And let me clarify this a bit more. What is be explored is the "belief in religions", not whether religions are true. Totally separate things .. after all, many people in this world believe things that are not true (e.g. Obama is a muslim) but you can still quantify how many people believe in that.

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 Post subject: Re: Problem with coworker
PostPosted: Fri Oct 15, 2010 11:24 am 
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MossySF wrote:
And I posted an example of that evidence. (Google "religious belief evolutionary adaptation" and you will find many links ... some easier to read, some harder.) Evidence does not mean 100% conclusive case closed. You can have evidence in a court case and still have a defendant ruled innocent.


I googled that phrase and found very little relevant to what you are saying. I trust that it is there but most of the results had to do with how religion interferes which biology students accepting the fact of evolution or that kind of thing. I'd be happy to read a more direct link.

MossySF wrote:
Instead, religion in that context would be a far more baser version.

We might even call it science. Observing the position of the stars when the weather starts to warm and it is safe to plant used to be called astrology. It was part of religion. Then Kepler came along and said "Wait...we can model this.." and astronomy was born. No one understood how the diversity of creatures on earth came about so they said an invisible man created them - then came Darwin.

Nearly every religion tells people to believe without proof or rational thought. Once an explanation becomes available for something it gradually has to be dropped from the religion. Owing to the scientific revolution modern religions are reduced to more esoteric beliefs that have not yet been addressed by science. Evolution is a scientific fact, though there might be details to be understood. Not so long ago religions needed us to be alone in the universe so that we are special and unique - a god that made millions of planets just doesn't seem like he is focusing on us. We now know of hundreds of extrasolar planets and find more almost every day. They are common. We have not found life yet but we will very soon - and the news will shock every religion even more than test tube babies or Ventnor's creating life in the lab did. Leaders will minimize the importance of these discoveries but thinking people are and will become increasingly aware that religion is not necessary to understand the world.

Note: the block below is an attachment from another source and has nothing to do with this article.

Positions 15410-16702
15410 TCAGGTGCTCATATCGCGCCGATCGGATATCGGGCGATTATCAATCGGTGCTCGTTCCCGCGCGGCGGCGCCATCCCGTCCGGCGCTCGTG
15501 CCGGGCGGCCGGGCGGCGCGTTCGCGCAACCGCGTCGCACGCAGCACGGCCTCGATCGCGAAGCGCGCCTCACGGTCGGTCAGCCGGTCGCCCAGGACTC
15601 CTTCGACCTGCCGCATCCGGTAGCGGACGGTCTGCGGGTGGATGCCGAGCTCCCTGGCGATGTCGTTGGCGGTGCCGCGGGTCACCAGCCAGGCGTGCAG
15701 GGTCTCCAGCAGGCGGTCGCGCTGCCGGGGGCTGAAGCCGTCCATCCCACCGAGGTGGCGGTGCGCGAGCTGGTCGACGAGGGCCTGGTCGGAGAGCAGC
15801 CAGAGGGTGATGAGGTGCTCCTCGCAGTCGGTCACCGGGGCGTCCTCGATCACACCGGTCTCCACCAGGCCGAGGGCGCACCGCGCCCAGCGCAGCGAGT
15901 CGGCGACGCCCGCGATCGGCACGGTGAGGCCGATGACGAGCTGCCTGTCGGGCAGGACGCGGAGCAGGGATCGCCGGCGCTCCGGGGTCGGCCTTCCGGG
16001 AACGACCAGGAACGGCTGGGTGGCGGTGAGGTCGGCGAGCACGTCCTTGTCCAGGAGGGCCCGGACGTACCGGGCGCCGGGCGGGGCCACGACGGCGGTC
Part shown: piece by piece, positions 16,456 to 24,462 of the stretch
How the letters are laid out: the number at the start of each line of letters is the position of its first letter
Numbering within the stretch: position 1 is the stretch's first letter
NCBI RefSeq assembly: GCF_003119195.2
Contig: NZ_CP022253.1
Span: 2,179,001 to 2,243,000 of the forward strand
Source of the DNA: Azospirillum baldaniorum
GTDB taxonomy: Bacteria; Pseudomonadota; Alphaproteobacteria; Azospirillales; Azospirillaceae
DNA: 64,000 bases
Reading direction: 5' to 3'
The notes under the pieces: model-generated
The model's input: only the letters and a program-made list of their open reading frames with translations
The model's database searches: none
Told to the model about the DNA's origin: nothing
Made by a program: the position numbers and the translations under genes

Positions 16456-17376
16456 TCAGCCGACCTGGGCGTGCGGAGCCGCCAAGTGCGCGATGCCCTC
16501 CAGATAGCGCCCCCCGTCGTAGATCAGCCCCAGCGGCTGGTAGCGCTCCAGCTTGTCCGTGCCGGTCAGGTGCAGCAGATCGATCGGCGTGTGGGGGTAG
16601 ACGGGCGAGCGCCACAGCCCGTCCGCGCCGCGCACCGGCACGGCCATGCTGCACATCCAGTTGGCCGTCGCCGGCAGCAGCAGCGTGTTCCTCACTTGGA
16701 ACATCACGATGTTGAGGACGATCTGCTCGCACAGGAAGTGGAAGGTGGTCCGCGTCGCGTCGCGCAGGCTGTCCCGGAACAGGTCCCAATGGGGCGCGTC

MossySF wrote:
And let me clarify this a bit more. What is be explored is the "belief in religions", not whether religions are true. Totally separate things .. after all, many people in this world believe things that are not true (e.g. Obama is a muslim) but you can still quantify how many people believe in that.


I am not religious but also not anti-religion. But I do get annoyed when people try to amplify the importance of their own religion. Religion has been immensely powerful in the evolution of western society. It might have played a role in human evolution. I would accept that if there were evidence. I just have not seen any strong evidence. And I would be very skeptical of any presented because that kind of thing is very hard to measure.

I believe religions exist. My evidence is the cars packed into church parking lots every Sunday, widespread bigotry by almost every faith against other faiths, and millions of murders throughout history in the name of religion. But I do not believe in supernatural beings. If I were a caveman and did not understand what caused the wind, why locusts destroyed plants every few years and I starved, or how some people knew when winter was ending and it was safe to plant, I may have been religious. But I now know that there are far simpler explanations for the world than making up stories about invisible beings.